Interactive VR Memorial Honors Victims of Atomic Bombs

The first-of-its-kind VR experience incorporates real testimonies and photogrammetry to highlight the need for global nuclear disarmament.

As tension continue to rise between various nations, the probability of a major global conflict taking place in the near future is only becoming more of a reality. That’s why it’s more important than ever to look back at history at our previous actions in order to avoid repeating the same mistakes we’ve already made. With pressure building between North Korea and the rest of the world, nuclear war specifically has become a major concern among many countries. 

Hence the vital need for organizations such as the International Campaign to Abolish Nuclear Weapons (ICAN), a non government coalition dedicated to creating a worldwide ban on all atomic bombs and nuclear arms. The influential group was recently awarded the 2017 Nobel Peace Prize thanks to their landmark United Nations Weapons Ban Treaty, the first official international treaty to call for a ban of nuclear weapons entirely. Now the 100-country coalition is seeking to spread more awareness for their important campaign by utilizing VR to put users directly in the shoes of the victims of these catastrophic weapons.

Developed in partnership with VR developer YesPleaseThankYou and Nobel Media, The Day the World Changed is the first-ever interactive VR memorial experience to pay tribute to those effected directed by nuclear warfare spanning back to 1945. By utilizing testimonies from actual survivors and various data visualization, the 8-minute experience accurately showcases the devastating effects of atomic weaponry both physically and emotionally.

Users will hear first-hand accounts by actual survivors brought to life via the latest in 3D scanning and photogrammetry technology and stand right in the center of the ruins of post-bomb Hiroshima. They’ll also get an up-close look at the nuclear arms race between the U.S. and former Soviet Union during the Cold War thanks to impressive data visualization techniques.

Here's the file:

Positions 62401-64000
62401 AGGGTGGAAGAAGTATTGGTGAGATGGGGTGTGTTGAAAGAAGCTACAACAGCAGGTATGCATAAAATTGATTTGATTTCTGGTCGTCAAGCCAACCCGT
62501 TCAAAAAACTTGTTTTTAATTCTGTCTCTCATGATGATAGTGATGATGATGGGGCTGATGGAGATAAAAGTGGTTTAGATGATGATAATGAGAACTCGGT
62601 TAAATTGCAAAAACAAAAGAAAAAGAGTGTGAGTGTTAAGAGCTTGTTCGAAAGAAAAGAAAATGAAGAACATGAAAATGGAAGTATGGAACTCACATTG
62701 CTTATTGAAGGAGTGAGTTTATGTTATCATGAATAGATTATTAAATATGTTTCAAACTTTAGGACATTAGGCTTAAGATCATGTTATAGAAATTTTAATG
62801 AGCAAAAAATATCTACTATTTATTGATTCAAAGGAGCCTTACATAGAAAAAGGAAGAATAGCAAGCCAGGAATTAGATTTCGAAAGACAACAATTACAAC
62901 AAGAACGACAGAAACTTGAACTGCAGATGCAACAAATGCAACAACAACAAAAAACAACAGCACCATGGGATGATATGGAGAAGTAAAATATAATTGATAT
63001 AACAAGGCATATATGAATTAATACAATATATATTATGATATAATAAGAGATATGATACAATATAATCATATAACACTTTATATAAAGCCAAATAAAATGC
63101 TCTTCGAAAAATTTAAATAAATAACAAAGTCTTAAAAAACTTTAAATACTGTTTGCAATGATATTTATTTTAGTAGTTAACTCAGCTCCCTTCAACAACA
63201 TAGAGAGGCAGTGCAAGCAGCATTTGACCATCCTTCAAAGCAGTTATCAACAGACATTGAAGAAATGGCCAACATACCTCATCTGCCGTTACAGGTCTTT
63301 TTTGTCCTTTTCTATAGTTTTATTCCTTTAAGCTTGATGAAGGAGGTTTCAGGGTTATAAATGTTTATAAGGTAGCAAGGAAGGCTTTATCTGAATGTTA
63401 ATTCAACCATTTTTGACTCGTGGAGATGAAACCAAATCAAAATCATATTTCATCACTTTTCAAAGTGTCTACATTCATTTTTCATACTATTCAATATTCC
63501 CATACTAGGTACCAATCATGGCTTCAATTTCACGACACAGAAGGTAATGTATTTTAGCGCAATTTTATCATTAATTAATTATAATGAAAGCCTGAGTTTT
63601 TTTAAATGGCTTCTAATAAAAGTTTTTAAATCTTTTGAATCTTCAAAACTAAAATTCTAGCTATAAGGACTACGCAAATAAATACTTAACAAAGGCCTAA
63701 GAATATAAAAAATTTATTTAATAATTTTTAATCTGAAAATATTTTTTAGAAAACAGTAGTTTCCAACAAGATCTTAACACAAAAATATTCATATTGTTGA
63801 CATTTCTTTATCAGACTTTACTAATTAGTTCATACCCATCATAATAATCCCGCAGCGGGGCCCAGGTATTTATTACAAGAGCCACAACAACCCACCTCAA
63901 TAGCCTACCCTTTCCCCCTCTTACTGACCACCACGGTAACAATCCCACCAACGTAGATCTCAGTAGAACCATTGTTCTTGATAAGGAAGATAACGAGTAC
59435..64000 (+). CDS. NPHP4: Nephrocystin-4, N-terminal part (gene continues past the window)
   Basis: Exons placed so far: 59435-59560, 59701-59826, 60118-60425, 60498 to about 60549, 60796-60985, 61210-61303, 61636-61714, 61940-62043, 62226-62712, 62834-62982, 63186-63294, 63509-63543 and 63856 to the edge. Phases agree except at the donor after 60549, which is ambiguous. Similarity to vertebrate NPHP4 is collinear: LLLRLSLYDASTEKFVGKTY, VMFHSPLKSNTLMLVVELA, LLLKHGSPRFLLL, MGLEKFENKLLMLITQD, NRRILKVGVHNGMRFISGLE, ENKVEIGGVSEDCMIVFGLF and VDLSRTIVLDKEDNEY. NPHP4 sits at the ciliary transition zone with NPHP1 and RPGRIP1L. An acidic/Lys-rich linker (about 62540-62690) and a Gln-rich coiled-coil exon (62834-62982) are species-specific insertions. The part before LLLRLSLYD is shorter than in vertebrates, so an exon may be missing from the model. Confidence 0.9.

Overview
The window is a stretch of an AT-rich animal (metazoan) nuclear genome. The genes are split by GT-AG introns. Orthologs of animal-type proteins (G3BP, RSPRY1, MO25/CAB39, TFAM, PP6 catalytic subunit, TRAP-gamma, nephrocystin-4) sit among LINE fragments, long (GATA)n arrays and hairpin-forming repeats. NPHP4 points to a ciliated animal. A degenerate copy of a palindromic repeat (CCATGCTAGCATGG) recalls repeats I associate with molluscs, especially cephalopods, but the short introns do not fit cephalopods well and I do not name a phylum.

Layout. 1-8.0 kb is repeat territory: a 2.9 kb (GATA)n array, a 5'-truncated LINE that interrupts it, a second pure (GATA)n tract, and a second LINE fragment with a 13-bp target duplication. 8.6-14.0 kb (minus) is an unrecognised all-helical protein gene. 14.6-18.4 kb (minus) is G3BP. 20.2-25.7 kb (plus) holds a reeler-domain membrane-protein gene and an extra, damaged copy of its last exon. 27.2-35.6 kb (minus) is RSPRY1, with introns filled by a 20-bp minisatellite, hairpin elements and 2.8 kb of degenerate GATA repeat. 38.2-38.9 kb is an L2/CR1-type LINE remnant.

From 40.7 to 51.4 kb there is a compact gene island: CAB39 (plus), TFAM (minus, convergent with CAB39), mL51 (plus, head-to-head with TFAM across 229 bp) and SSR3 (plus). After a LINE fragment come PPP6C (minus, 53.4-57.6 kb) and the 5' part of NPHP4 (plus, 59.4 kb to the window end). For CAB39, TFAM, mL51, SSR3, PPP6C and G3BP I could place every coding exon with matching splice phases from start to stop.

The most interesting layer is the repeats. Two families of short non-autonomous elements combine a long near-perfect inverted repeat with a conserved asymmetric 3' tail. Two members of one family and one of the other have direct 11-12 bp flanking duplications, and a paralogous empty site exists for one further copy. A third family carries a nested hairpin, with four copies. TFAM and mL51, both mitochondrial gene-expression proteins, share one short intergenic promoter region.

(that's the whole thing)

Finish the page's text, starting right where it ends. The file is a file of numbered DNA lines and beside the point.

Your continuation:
“This experience uses virtual reality’s strengths in a way that makes viewers have a more visceral relationship with what is usually just a rational engagement with numbers, this time focusing on one of the most urgent issues of today,” stated YesPleaseThankYou co-founder Gabo Arora. “VR experiences are intimate places that we can visit in a way that makes them, by definition, a modern kind of memorial. The Day the World Changed is an intimate history and commemoration of the victims of nuclear weapons and a cry for change of the world we now find ourselves in.”

With such massive ramifications, it can sometimes be difficult for younger generations to wrap their heads around how truly catastrophic these weapons can be. Without seeing the horrific results for themselves, many just won’t understand the importance of ridding our world from the potential of nuclear war. Hopefully The Day the World Changed is able to hit the public on an emotional level impossible with simple textbooks and images online. Actually immersing users in these terrifying scenarios could be just what ICAN needs to further involve the general public in the global banning of atomic bombs and other nuclear-powered weapons.

About the Scout

Former Writer (Kyle Melnick)

Send this to a friend